Assuming that Poe enrolled at Boston College on a student visa, it is possible that the school asked her for her SSN and, having none, decided to assign her an ID number corresponding to her date of enrollment.
But there are some problems with such an explanation. Firstly, would that mean that others who enrolled on that same date were also given the same ID number? Secondly – and this is the one most difficult to understand – why was that supposed ID number in her married name? Shouldn’t it have been in her maiden name, since she had not yet gotten married in 1998?
Thirdly, why was SSN 005-03-1998 used several times by a person going by the name of Llamanzares, Grace P well after Poe had graduated from Boston College (in 1991)?
It is common knowledge in America that many temporary visitors who decide to overstay find ways to secure a social security number. In flea markets in California, hawkers openly sell it (of course, keeping an eagle eye peeled for immigration agents).
Some of these numbers are, quite likely, those of deceased individuals. Others may be the fruits of identity theft. And still others may be random numbers dreamed up by vendors that coincide with genuine SSNs.
Unless Poe can give a credible explanation for the uncanny coincidence of two SSNs being used by a person of the same name, then there certainly is something fishy, and it’s not in Navotas or Malabon.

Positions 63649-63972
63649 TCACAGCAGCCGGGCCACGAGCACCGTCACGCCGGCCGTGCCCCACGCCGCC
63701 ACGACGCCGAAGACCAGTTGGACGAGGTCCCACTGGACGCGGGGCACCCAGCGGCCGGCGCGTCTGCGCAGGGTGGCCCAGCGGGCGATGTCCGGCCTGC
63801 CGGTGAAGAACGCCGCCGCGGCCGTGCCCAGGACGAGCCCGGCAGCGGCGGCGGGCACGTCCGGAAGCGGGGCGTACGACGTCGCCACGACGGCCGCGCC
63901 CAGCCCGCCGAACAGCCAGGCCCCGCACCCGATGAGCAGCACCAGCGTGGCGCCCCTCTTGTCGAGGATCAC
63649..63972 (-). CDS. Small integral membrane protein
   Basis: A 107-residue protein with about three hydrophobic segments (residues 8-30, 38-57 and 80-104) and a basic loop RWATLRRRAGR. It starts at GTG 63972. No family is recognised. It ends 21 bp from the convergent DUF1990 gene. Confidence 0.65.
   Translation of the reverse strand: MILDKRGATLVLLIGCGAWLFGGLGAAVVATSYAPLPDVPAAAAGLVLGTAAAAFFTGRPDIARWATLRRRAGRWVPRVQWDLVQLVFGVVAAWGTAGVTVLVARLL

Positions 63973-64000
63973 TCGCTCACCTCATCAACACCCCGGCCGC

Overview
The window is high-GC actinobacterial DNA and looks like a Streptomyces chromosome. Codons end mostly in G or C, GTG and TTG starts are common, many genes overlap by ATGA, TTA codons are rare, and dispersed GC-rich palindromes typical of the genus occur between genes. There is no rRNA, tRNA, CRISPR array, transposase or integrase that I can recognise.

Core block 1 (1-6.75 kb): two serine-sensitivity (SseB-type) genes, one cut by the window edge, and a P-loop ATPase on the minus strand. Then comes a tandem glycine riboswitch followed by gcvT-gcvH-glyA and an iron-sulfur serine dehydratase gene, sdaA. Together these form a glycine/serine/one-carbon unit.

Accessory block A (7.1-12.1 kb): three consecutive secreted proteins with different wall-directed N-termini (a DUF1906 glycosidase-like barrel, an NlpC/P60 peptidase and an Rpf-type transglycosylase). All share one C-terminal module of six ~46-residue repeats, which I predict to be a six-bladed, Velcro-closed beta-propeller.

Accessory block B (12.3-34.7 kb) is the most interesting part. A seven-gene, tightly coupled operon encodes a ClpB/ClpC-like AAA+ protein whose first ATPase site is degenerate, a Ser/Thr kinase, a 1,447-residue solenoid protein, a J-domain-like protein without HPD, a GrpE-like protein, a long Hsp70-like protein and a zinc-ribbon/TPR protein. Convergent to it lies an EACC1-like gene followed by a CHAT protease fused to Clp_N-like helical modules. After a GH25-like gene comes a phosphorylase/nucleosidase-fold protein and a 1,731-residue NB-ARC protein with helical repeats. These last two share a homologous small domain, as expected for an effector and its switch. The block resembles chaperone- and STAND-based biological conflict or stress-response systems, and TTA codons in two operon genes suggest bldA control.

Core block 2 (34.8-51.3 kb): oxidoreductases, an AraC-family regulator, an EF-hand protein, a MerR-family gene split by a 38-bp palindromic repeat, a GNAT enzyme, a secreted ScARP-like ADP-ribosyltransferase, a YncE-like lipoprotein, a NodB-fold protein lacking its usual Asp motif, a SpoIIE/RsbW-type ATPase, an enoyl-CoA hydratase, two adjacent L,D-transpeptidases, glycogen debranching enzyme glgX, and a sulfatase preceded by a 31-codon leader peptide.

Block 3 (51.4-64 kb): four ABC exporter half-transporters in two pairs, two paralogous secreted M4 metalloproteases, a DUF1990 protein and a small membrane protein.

Of course, to many of Poe’s undying supporters, this may be a “so what?” issue. Aside from the fact that we Pinoys tend to be loyal to our idols, whether right or wrong, there must be thousands in our country who have relatives in America using illegal SSNs. So what’s the big deal?
Could that be the reason why the major newspapers like Philippine Daily Inquirer and  Philippine Star, have not bothered to write about this matter (except for one single PDI story about the insistence of Poe’s spokesman that the Tribune report was untrue). Perhaps they think that a possible case of identity theft by someone aspiring to become president of the Philippine is not important enough.
But to US authorities, it is a big deal. Using another person’s SSN is a felony and subject to a stiff fine and imprisonment.
This problem could hound Poe for many years, whether or not she is allowed to run for president or whether or not she wins the presidency.
Note that in the US, an unpaid parking ticket can hound a recalcitrant all the way to the grave. ([email protected])